An 8-hour work week: How's that sound?

Pretty darned good probably. At least to workers.

A team of British researchers spent almost 10 years studying 71,000 working age Britons.

The premise was that automation is advancing rapidly in the industrialized world, raising the spectre of jobless futures for millions. Besides paid income, jobs also provide psychological benefits from production and work satisfaction, as well as generally pleasing social interactions.

But what amount of work produces the optimum mental health for workers?

Researchers probed workers’ life satisfactions, their mental health, how workdays and work patterns changed and what sort of work patterns were most beneficial to their mental well-being,

Not that they were employed to be happy but that might make a good possible match if it improved personal lives as well as, say, work production.

The workers were asked numerous questions including their anxieties, sleep patterns and work assignments and how they might be tied to their mental health.

“We know unemployment is often detrimental to people’s well-being,” said Dr Brendan Burchell, a sociologist at Cambridge University, “negatively affecting identity, status, time use and sense of collective purpose. We now have some idea of just how much paid work is needed to get the psycho-social benefits of employment — and it’s not that much at all.”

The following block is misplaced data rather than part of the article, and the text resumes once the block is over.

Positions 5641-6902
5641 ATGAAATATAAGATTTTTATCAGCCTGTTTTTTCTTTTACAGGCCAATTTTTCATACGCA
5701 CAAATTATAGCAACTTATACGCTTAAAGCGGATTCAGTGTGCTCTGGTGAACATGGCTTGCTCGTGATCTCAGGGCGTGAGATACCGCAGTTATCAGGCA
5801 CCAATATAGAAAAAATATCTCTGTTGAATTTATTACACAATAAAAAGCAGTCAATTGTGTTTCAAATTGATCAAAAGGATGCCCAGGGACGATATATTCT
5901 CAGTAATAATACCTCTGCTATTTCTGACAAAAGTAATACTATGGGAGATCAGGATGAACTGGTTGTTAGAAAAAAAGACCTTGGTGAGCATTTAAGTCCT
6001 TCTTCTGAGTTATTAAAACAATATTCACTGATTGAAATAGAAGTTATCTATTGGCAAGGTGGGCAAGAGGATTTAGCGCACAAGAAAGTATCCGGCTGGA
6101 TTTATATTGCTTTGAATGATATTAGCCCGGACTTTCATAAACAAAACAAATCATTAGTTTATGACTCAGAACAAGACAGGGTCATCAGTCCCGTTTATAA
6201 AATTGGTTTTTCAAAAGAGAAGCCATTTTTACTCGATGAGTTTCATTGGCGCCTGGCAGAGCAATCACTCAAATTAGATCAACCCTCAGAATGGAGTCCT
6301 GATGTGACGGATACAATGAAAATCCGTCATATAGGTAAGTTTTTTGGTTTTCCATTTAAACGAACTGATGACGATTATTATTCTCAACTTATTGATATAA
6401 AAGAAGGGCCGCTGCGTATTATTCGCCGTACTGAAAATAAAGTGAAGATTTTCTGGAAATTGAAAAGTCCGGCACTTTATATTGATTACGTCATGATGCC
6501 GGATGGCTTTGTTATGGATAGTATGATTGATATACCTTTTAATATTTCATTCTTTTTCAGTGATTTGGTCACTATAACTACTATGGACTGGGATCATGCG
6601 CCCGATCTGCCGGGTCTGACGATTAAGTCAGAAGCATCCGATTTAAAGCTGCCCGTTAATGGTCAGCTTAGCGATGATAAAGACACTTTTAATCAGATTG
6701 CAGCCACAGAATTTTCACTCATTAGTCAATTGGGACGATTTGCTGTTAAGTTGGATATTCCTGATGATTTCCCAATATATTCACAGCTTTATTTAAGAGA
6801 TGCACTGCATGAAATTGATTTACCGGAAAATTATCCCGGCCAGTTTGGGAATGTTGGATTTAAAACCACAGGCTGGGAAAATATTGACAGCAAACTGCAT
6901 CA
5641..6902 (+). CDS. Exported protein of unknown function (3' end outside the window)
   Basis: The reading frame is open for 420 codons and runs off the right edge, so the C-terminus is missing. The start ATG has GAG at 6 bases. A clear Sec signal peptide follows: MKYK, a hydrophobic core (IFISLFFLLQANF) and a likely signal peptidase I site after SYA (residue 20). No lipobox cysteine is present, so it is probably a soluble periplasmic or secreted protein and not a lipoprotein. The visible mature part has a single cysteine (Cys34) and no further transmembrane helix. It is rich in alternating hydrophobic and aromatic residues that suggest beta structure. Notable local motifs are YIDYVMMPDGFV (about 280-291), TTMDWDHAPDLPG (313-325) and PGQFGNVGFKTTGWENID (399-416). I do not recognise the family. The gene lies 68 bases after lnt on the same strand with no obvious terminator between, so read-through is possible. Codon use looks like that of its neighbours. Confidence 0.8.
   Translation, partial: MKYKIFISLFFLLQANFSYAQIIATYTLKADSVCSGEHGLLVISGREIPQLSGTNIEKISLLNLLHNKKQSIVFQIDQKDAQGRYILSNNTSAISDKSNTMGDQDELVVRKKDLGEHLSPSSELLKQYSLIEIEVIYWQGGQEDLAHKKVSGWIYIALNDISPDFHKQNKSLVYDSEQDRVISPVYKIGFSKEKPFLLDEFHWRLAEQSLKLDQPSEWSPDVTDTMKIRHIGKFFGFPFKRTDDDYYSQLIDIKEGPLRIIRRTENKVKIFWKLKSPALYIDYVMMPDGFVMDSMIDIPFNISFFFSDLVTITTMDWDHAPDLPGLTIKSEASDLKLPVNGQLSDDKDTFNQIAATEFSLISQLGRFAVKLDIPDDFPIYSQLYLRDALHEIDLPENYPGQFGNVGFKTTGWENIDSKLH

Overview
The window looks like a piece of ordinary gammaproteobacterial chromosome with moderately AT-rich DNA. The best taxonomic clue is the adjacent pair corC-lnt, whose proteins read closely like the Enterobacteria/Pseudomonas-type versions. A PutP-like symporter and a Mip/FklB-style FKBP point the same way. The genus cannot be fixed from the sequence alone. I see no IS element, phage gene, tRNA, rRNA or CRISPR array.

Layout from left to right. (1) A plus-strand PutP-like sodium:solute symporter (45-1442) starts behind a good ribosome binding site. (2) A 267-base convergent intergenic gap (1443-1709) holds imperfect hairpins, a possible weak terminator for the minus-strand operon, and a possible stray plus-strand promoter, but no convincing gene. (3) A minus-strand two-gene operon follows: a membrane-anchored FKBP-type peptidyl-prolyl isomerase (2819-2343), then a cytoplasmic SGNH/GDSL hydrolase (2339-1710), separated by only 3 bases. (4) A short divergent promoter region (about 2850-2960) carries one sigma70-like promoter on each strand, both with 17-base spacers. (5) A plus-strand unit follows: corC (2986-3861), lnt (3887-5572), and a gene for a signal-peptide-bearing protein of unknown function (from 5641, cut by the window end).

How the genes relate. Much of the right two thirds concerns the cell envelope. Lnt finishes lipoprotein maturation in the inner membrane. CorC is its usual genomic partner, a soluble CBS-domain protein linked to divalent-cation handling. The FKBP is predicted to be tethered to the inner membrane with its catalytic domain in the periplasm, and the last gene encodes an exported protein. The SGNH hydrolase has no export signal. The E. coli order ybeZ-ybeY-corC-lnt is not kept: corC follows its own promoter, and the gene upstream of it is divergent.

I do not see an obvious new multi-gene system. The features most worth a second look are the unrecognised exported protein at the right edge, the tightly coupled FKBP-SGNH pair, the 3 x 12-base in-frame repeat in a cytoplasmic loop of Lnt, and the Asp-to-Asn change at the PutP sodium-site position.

Authors of the study, published Thursday in Science Daily, noted that the near future will see artificial intelligence, robotics and big data replacing much of the work currently done by humans, much the way, for instance, copiers replaced clerks once paid to hand-complete copies of official documents like birth certificates.

Dr Daiga Kamer, one of the study’s authors, said:

If there is not enough (work) for everybody who wants to work full-time, we will have to rethink current norms. This should include the redistribution of working hours, so everyone can get the mental health benefits of a job, even if that means we all work much shorter weeks.

The study concluded — wait for it — that the maximal work week for a human was eight hours. There was no more mental or personal satisfaction derived from working more hours or days. One shift was sufficient.

Now, you might ask, what employer wants to hire eight times as many workers and pay their benefits and Social Security, to get the same production?

The answer, of course, is none. That would seriously corrode their mental health. Also financial.